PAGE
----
"A few days later, they canceled the meeting. Maybe (there is) no correlation, but I find it interesting that they canceled the meeting."
Burchfield, however, said: "The President suggested that he and Mr. Perot get together at some point, and they tentatively set up a meeting for Aug. 4. Subsequently, the President wrote Mr. Perot a letter, dated July 27, and said:
" 'Dear Ross: When we last talked, I know I mentioned Aug. 4 as a possible date for us to get together. However, I now find that due to a scheduling conflict, that will not work. Let's do it later on or when it's convenient for you. I'll wait to hear from you.'
"And my understanding," Burchfield said, "is that the ball was left in Mr. Perot's court, and the meeting was never set up."
Perot told his campaign rally in Pittsburgh that he had given the President and the Bush Administration several opportunities to deny the plots to embarrass his daughter. After her wedding, Perot said, he asked a senior adviser in the Administration to find out the truth. But Perot said he never got a response.
"I find it fascinating," Perot told the Herald, "that neither George Bush or Jim Baker (the President's chief of staff) would ever come back and say, 'Perot, you're crazy. We didn't do this.' "
In response to Perot's statements, Bush campaign aides told reporters that FBI agents had investigated his claims, found them baseless and told him so.
Tutwiler confirmed that Perot had spoken to Baker during one of two meetings they had after Perot dropped out of the race. But she said Perot spoke only in general terms about "Republican dirty tricks."
"There was no evidence presented," Tutwiler said. "It was a conclusive type of statement. Baker thought it was far-fetched." When asked what she meant by a "conclusive type of statement," she replied that Perot had simply stated his suspicions. "Mr. Perot did not ask Secretary Baker to do anything."
In Pittsburgh, Perot said he understood that the Republicans had denied his allegations to reporters for "60 Minutes." "I fully accept the indirect denial," he said. But he added that he never got a denial "face to face."
With the final wedding plans under way, Perot told the Herald, he learned of "a massive plan to wiretap" the code numbers used by his corporation to deal on international financial markets. He said he was told about the plot by someone involved.
" 'Why do they want to wiretap me?' " Perot said he asked the informant, whom he did not identify. " 'I'm out of the race.'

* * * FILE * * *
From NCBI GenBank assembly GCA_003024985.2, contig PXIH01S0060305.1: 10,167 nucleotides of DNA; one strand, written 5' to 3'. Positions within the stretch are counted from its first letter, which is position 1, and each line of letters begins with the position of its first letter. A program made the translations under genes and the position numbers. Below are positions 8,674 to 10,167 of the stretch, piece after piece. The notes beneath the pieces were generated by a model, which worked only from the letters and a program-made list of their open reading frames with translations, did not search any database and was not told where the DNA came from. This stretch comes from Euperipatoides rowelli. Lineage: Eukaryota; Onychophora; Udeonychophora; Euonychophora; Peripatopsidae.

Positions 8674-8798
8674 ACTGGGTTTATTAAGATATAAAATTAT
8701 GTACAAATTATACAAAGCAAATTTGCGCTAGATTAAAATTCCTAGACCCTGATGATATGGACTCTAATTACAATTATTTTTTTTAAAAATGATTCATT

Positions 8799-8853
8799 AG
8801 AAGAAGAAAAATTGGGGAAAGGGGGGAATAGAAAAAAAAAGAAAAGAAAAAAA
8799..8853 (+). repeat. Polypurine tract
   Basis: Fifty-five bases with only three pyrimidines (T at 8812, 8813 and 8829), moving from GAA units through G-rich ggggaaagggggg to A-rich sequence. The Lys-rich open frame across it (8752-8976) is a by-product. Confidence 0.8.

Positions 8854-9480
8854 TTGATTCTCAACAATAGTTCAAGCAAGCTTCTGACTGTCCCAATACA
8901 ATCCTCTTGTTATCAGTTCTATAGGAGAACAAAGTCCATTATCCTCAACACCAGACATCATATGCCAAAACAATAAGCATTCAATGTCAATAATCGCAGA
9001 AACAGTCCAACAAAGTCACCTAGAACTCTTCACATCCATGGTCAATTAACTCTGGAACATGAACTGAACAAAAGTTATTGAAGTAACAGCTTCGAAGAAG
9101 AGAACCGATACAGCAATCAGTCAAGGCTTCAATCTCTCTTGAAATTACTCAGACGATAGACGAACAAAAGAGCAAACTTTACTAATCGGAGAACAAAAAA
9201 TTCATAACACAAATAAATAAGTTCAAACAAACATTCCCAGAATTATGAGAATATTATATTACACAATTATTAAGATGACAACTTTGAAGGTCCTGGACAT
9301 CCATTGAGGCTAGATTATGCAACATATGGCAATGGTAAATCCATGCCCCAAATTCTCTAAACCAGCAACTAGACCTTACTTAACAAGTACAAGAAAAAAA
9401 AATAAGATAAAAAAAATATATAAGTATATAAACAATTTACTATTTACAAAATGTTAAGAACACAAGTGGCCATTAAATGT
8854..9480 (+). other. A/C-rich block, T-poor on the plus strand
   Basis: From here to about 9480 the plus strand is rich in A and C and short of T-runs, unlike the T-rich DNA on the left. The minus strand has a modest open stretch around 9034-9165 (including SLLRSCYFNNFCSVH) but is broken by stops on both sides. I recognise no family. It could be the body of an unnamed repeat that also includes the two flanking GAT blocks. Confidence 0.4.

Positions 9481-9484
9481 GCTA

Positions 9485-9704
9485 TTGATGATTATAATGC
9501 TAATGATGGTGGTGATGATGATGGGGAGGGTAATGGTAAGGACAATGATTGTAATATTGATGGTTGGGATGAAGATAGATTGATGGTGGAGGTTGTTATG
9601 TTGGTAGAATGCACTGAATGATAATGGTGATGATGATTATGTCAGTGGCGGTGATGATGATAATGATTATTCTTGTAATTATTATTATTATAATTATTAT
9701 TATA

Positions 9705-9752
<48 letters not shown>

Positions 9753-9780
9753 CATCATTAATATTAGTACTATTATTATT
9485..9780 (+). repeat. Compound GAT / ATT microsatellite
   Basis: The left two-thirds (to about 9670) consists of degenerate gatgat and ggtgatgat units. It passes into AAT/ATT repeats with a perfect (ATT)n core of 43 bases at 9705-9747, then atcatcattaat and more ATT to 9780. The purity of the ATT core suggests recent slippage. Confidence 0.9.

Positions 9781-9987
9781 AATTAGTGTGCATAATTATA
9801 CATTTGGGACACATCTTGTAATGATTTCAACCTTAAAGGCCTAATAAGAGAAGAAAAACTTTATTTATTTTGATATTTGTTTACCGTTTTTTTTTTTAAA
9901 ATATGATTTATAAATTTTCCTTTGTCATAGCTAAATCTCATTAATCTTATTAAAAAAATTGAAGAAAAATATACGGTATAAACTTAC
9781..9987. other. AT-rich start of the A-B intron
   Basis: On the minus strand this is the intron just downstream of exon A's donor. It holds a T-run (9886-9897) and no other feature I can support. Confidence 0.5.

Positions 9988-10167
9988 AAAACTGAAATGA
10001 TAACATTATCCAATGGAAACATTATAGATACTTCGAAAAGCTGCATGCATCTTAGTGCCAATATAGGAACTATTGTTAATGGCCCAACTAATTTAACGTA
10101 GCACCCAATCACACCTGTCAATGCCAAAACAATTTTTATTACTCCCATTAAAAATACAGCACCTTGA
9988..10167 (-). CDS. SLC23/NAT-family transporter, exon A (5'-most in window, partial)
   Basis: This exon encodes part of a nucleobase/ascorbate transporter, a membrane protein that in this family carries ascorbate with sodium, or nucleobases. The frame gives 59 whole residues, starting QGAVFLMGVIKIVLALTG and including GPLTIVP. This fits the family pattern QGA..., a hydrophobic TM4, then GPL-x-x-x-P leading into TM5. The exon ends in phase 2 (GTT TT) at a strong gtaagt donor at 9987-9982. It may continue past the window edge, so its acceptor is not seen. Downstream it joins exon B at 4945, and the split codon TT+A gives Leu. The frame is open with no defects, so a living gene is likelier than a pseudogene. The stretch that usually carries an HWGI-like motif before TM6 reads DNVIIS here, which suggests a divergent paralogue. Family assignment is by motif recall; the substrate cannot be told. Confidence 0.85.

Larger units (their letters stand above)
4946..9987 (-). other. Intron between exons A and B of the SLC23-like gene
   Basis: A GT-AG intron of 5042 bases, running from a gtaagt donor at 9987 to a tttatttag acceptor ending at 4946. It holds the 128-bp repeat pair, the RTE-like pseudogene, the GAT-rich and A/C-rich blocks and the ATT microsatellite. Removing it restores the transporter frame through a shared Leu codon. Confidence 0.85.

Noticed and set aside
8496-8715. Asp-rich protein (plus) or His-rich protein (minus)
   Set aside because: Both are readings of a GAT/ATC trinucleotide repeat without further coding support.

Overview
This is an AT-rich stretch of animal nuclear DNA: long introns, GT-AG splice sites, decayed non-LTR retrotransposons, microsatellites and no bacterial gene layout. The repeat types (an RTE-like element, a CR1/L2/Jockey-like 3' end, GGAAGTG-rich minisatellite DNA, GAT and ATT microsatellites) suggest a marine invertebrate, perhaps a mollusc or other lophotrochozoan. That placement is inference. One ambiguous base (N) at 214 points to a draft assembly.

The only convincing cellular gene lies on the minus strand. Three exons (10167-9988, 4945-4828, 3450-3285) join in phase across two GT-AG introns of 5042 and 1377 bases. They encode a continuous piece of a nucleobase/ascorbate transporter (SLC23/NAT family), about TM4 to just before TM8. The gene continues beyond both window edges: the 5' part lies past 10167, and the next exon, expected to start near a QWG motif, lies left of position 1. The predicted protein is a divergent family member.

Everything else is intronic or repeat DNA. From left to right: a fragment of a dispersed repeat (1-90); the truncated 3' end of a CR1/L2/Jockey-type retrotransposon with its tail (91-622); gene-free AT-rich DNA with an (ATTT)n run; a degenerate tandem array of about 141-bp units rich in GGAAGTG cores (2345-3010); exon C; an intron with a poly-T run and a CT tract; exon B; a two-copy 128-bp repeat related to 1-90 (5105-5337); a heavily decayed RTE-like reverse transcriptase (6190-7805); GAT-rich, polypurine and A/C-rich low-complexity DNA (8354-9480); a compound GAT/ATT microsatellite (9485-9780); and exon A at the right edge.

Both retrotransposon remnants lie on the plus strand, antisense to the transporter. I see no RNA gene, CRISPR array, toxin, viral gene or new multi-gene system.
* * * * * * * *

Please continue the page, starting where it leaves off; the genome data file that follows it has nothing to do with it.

"And he said, 'They're mainly interested in your financial transactions. They figure the best thing is that unless they ruin you financially, you may do this again.'
"At that point," Perot said, "I just handed it over to the FBI and walked away from it."
He said the lead wiretapper was a man from Arizona who "has been a contract employee for the CIA." Barnes has said in the past that he lives in Prescott, Ariz., and that he has done work for the CIA.
Perot said he also received a videotape "of the little guy from Arizona sitting on a park bench (in Dallas) talking to a very senior person in the Bush campaign for 20 minutes.
"You'd think they were fraternity brothers. I mean, they were patting one another on the knee; they were slapping one another on the back; they were shaking hands. And this was the day before the wiretap was to occur."
The Herald said Perot declined to identify the campaign official or to say how he got the videotape. Perot said he turned it over to the FBI.
Correspondent Stahl on "60 Minutes" said Barnes had told its reporters that the Bush campaign had recruited him to do the wiretapping.
Perot said his tipster on the wiretap plot had sent him an accurate diagram of his office layout, complete with telephone numbers they wanted bugged.
In his "60 Minutes" interview, Perot described the alleged Republican plotting as "Watergate II." He said the plotting was not done by low-level campaign operatives. "This was run at the top."
Perot's allegations led the FBI's Dallas office to organize a "sting" in which an agent went undercover to try to interest Jim Oberwetter, Texas chairman of the Bush-Quayle campaign, in a tape recording that they purported to be a wiretap of Perot's voice. Perot had made the recording to assist in the sting.
But Oberwetter said he did not bite. He told "60 Minutes" that his response was: "Haven't you heard of Watergate?"
On "60 Minutes," Buck Revell, chief of the FBI's Dallas office, declared: "At this point, there is no evidence that we have found that would indicate that any of the presidential campaigns, at least here in Dallas, have directed any dirty tricks at any other campaign."
The Dallas office could not be reached Sunday night to confirm the account.
Fitzwater, the White House spokesman, dismissed Perot's charges as a fanciful effort to "embarrass the President in the final days of the campaign. "The stuff about his daughter is just crazy," the presidential spokesman told reporters as Bush campaigned in the Rocky Mountain West. "It's preposterous. . . . There haven't been any dirty tricks against Ross Perot.
"It's crazy, and he's been told that, and he knows it. There's nothing to it."
Barnes has been involved in the POW issue since the early 1980s, when he joined a team formed by a former Green Beret lieutenant colonel named James G. (Bo) Gritz to search for missing Americans in Laos.
Barnes claimed at the time that he had gone from Thailand into Laos with a mysterious American who was not on the team and that they had photographed two white men in a prison camp. Barnes claimed the men were CIA agents and that the team subsequently was ordered to assassinate them. Gritz and all other team members denied his story.
The Times sent two reporters to Thailand to investigate Barnes' claim. They checked hotel registers and telephone and telex records and found no gap in his stay in Thailand. Also, Laotians in the Thai village of Ban Don Phaeng, who Barnes claimed had accompanied him and the mysterious American into Laos, told The Times that Barnes had been at their village--but that he had never crossed the Mekong River into Laotian territory.
Times staff writer Douglas Jehl contributed to this story.